Mindspace is a series of conversations that charts the conditions of various technology-informed art practices and practitioners in an attempt to present a working history of media art in Singapore.
Our Mindspace series begins with a conversation with Dr Tan Kai Syng, an interdisciplinary artist-researcher that works through installation, performance, drawing, critical text and curatorial practice. Her practice-led research investigates the body and mind in motion as a metaphor to reimagine the world that is in motion around us. Kai’s works are informed by the collision of a range of philosophies and practices from disparate disciplines and characterised by layering and wordplay. Teow Yue Han, Urich Lau, and Samantha Yap of Hothouse speak to Kai Syng about her encyclopedic impulse, Singapore’s media art scene in the 2000s, productive antagonisms, and future possibilities in education.
With the pandemic, there has been a heightened consideration of digital formats employed as an alternative to physical presentations. In our own early conversations, we were thinking about how digital formats have always been part of our visual vocabulary and that they can be meaningfully traced to the early 2000s. We were keen on engaging and documenting long-running practices that meaningfully engage with media and technology. We were also trying to get a sense of what the conversations around technology were like, in that time when you were actively practicing and teaching in Singapore.
To start off this conversation, was the period you were active in Singapore between 2007 to 2009?
Yes, I was in and out of Singapore for a period between 1998 and 2009. I first came to Slade School of Fine Art between 1994 to 1998 for my first degree. I taught when I went back to Singapore. After that, I went to Japan to do my Masters. Between 2005 to 2009, I went back to Singapore to teach again. That was also the period where you were referring to in terms of seeing some of my work. Since 2009, I have been back in the UK.
When I was back in Singapore, I was always teaching, but at the same time, there was also a high level of production. For most people in Singapore, you cannot really survive just on teaching. You always need a parallel career and most of us tend to move towards academia. That was a period where I was showing work at the Singapore Art Museum, and doing exhibitions overseas. A lot of that work was very much about thinking about my place, whether as a woman, or as an artist, in Singapore and in the world. At that time, my work was responding to the fact that there was a lot of development in Singapore, with the casino being built and so on. With my work, it became a kind of framing myself as someone in a theme park.
The work for the Singapore Art Museum was a video installation of me running around . Working as a commissioned artist I often had the luxury to play with different formats. These ideas from back then followed me to the UK where I continued thinking of the same questions such as the systems and ecology of things, and where art fits in relation to other things in the world. Also, I was thinking about power in relation to money, to socio-political economic players and other players.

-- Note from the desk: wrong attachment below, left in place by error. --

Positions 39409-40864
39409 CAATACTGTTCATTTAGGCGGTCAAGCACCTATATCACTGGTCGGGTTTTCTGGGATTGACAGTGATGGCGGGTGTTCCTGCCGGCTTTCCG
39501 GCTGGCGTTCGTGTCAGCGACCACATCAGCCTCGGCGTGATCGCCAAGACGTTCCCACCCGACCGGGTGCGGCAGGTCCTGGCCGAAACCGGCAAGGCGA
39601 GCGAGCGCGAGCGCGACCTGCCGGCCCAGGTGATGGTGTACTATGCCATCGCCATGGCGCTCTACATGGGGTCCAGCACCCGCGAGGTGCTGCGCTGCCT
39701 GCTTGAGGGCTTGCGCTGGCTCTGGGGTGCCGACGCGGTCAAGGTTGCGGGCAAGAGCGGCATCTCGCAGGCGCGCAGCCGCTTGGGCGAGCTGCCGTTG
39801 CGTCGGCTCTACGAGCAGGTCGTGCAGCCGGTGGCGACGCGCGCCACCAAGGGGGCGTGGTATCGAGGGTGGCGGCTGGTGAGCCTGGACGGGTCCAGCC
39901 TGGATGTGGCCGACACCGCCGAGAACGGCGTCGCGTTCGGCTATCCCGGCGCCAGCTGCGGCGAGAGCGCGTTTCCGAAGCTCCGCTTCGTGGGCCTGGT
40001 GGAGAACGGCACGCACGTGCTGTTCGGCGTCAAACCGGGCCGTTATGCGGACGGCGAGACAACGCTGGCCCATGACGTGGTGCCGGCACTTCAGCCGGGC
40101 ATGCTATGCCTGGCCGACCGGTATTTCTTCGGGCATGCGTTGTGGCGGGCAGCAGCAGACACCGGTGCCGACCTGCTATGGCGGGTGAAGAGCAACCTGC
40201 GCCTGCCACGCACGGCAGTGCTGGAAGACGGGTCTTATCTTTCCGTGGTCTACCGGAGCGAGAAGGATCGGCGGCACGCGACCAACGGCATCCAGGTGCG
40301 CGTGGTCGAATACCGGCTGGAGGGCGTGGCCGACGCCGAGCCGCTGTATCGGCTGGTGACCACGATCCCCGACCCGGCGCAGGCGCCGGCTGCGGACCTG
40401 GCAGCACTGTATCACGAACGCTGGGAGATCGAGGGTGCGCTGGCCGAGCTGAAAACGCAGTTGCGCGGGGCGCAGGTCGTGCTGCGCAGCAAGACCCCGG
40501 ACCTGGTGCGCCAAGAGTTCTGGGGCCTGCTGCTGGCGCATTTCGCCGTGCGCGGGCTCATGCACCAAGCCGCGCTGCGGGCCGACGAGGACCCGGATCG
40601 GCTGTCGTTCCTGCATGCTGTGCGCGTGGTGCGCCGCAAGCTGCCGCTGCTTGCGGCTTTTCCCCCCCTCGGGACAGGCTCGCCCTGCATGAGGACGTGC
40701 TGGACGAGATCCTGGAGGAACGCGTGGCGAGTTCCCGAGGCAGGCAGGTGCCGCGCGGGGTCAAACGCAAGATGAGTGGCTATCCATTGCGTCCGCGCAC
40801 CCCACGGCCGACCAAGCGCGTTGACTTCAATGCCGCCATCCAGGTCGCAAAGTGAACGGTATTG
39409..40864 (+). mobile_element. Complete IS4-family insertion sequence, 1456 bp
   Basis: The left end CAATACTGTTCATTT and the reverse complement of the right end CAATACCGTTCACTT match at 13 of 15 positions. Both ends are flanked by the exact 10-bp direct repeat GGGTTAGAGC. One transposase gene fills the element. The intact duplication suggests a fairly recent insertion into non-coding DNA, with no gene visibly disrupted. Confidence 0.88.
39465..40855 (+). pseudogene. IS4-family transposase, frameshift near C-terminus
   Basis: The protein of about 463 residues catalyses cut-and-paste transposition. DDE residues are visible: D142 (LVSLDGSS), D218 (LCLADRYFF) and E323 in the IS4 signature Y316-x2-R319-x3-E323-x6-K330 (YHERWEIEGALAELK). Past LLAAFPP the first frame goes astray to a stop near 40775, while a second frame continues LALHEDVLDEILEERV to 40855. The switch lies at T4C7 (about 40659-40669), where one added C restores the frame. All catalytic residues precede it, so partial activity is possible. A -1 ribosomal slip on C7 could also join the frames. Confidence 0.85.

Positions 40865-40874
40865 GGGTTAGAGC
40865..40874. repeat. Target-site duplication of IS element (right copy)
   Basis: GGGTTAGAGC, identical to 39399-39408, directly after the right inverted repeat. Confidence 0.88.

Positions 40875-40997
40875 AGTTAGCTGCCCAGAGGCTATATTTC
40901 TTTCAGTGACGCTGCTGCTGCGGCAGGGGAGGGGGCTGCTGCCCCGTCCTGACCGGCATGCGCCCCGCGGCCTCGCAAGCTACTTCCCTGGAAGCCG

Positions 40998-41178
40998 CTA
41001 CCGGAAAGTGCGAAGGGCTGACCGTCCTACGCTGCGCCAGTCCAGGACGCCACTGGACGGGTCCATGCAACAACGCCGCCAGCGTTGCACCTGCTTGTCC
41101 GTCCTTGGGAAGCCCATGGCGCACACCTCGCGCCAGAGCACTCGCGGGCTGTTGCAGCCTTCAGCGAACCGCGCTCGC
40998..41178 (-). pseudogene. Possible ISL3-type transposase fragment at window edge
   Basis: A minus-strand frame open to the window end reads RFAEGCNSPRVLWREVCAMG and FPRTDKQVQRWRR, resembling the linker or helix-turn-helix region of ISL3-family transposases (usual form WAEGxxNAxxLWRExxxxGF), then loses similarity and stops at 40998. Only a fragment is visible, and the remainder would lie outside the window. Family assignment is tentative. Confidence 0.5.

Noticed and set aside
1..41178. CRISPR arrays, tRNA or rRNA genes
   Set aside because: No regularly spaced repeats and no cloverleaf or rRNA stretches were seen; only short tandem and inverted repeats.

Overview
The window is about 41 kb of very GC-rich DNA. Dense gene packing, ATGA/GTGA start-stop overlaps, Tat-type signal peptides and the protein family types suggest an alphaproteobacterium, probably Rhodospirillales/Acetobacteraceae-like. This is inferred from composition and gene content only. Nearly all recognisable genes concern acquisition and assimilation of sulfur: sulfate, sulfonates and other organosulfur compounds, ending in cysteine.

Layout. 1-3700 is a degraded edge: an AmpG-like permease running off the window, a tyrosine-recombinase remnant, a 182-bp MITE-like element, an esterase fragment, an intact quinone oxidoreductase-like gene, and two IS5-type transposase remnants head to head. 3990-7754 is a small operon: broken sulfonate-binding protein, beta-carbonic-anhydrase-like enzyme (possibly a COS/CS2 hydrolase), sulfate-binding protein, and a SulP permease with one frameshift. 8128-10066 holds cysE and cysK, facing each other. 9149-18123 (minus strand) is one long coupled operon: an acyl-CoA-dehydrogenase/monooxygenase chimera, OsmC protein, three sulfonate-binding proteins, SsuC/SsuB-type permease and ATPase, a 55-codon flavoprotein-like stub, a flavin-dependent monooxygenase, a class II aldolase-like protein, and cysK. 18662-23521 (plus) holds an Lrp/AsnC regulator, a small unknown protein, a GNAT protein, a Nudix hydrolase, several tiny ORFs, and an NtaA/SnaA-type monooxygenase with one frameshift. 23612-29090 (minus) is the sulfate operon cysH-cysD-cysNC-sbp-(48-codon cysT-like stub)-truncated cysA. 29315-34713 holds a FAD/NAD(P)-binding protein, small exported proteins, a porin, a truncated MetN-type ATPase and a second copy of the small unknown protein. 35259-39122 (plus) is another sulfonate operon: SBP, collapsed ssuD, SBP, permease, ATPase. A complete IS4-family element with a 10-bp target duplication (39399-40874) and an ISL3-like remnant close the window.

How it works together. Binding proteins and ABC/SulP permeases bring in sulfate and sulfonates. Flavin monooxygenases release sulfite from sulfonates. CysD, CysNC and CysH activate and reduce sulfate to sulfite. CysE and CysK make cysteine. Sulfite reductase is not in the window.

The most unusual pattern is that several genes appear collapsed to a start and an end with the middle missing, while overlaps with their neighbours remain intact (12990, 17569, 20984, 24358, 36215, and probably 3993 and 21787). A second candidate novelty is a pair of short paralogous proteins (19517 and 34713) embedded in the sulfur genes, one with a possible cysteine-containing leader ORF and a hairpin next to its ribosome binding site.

Between the time you were active in Singapore, the global media landscape was also booming. The iPhone was introduced in 2007 and Facebook hit a major milestone in 2009. What was the media art ecology at that time and did you feel like these developments shaped interests then?
That's a good question. As you know, Singapore is always positioning itself at the forefront of technology. At that time, a lot of my work was framed around video art. Historically, video art is always positioned as a critical response to how technology is used. I was very much part of that discourse. That was also how I was framing what I taught my students at the time, which was distinct from the curriculum at the film schools at Polytechnics and so on.
It is important to come up with a kind of a framework, thinking about film video media, in a way that is critical and creative and not just engaging with it as a consumer. So I’m talking about using technology as a medium to play with, the same way you would use bronze or wood if you are a sculptor. At that time, Singapore's media art discourses and practice was not as advanced as that in countries like Japan or Taiwan. It was around that time too that there were a lot more artists using media, even though artistic critique of media, video and so on have been around since the 1970’s. You had artists like Matthew Ngui but they were from a different generation of players. It was a small scene of people starting to use video and film in a critical and creative way. There was also more consumer level technology available as well as YouTube getting more widely accessible. You don't have to go to an art school to have access to historical films and ground-breaking video art. That was an interesting moment in history persisting till now. Of course, now with the pandemic, everyone is a video artist, everyone is a digital artist, and everyone has their 15 minutes or 15 seconds of fame (literally, with TikTok).
When we reflect back on the early 2000s, it felt like the media art scene was much more active and vibrant. Video art or even AI technology had bursts of popularity, and much of the second or third waves that we observe now can be traced back to this period.
You brought up Matthew Ngui previously. I was wondering if you can share more about how he, or other artists you were following then, had influenced you?
So many artists influenced me! The first group of artists that really made an impact on me was The Artist’s Village. I was very young then. I also saw Josef Ng’s infamous performance just before I left for the UK. When I first started to know about The Artist’s Village and Tang Da Wu’s work, around age 14, they were really influential for me because that opened my eyes to, first of all, how art can connect with society and politics. Secondly, how art is not just drawings or paintings. Even though I was in the Art Elective Programme back in the day, I didn't have that exposure. Mind you, those were the pre-internet days!